The Healthy Bear On Community Healing

Hey there Guys,

Today I was going through my normal process of keeping up with the news when I came across this wonderful article in The Huffington Post: Isolation Kills and Community Heals.

Let me tell you a story from the book, Outliers: In the 1950’s a physician discovered a small town in eastern Pennsylvania where there was virtually no heart disease under age 65, no suicide, alcoholism, drug addiction, peptic ulcers, and very little crime. People died from old age. Researchers conducted a thorough study and found that the usual suspects — diet, exercise, genetics and location – were not at play. Then they began to notice how the town folk interacted: how they visited with one another, stopping to chat on the street, how they cooked for each other in their backyards, and shared three-generation meals. They learned about the extended family clans underlying the town’s social structure. They observed the egalitarian ethos of the community, which helped everyone feel safe and connected.

The article then moves on to talk about the role of therapeutic communities in helping heal those having returned from the war in Iraq:

Coming Home retreats create a culture in which the wounds of war are enveloped in a non-judgmental community that holds participants in its arms with an unconditionally loving embrace. Retreats develop aliveness, bonding, emotional regulation, meaning and purpose. They are not therapy but they are therapeutic, creating a safe community of belonging where veterans and their families share their stories, practice wellness skills, enjoy expressive arts and recreation in beautiful natural settings, and partake of a secular ritual that honors and helps integrate experiences. The fear of stigma vanishes and participants connect with resources in their communities and with opportunities for meaningful public service and dialogue with civilians.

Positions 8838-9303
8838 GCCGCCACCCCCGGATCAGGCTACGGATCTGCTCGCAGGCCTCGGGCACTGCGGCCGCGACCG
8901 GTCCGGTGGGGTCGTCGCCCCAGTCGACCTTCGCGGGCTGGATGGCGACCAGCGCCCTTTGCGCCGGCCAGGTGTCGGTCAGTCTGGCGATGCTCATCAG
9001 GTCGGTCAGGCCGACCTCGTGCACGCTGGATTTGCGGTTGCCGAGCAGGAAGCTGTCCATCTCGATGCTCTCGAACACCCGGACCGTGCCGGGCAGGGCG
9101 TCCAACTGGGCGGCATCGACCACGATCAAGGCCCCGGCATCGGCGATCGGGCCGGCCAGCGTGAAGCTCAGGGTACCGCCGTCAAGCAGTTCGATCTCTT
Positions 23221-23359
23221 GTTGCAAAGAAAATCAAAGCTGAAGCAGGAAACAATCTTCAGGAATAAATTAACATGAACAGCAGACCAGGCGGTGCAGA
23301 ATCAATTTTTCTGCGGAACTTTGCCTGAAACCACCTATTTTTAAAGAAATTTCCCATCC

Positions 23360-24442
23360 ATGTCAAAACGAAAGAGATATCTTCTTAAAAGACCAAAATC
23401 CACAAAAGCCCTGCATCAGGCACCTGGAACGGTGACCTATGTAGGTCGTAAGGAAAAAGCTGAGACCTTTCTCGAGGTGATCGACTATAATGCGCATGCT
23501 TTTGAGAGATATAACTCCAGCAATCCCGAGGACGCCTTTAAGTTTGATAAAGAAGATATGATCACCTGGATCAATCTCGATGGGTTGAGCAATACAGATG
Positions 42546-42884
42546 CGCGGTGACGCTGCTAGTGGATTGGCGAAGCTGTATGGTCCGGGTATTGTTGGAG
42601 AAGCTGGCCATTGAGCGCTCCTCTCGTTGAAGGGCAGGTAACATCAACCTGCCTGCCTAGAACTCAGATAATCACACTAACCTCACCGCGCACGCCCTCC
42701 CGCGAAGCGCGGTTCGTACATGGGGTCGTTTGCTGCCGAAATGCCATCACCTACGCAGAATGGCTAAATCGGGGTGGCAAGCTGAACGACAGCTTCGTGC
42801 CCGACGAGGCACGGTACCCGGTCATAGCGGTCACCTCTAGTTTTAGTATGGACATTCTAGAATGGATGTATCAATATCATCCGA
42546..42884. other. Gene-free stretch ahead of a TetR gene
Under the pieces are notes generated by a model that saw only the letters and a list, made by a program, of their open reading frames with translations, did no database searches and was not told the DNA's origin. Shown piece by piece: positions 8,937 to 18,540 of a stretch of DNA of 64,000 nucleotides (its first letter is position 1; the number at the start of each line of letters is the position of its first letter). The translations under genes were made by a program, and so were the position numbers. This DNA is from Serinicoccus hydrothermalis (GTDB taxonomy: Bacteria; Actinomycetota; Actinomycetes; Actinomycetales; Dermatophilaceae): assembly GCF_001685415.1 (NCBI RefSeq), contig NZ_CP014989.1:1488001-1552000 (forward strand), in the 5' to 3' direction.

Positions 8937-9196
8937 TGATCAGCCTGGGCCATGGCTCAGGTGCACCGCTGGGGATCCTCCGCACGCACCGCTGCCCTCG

Retreats are peer support driven and guided by trained teams of therapists, chaplains, veterans and family members. What we cannot hold, we cannot process. What we cannot process, we cannot transform. What we cannot transform haunts us. It takes other minds and hearts to help us heal our own, to help us grow the capacities we need to transform suffering. This is done in concert, reweaving the web of connective emotional, relational and spiritual tissue that cumulative trauma tears asunder. With an informed, responsive culture, it is possible to transform ghosts into ancestors, to make what haunts us something we can hold and properly remember.

In the gay world there is a wide and varied group of individuals, from those with a love of dancing, furry men lovers, leather men, gay bookworms, heck even the knitting crazy. Each group forms a community as such however I wonder how well we treat each other as part of these communities.

If you see a friend or acquaintance you have met at a bar on the street, do you stop and say hello? If you heard that one of your Facebook friends was struggling would you make contact with them to make sure they were OK? If you saw someone you know from the scene but havn’t yet met when you are shopping would you smile? Not necessarily in a sexual way but in a “hey you are my brother and it’s great to see you” way.

Sometimes we can be very harsh to each other in the gay community. My only question would be, why?

For the past few months I have been involved in a therapeutic community who’s meeting space is via social networking. Here we are able to offer support and care for men who are struggling with depression, bipolar disorder, anxiety. A nutter butter club of sorts.

Though this virtual space we have been able to offer support, care and we’ve created a space where we feel safe, loved and honored. A community of men where we don’t have to explain, we can let it all hang out and we support and care for each other.

Still in it’s embryonic stage this virtual space can spill over to the real world. We honour these caring connections keeping an eye out for our mates and that nod of understanding.

So who is in your community, and what have you done for them recently? Remember it’s the small things that can make the biggest difference.

Yours not only in good health but also brotherhood.

Dr George

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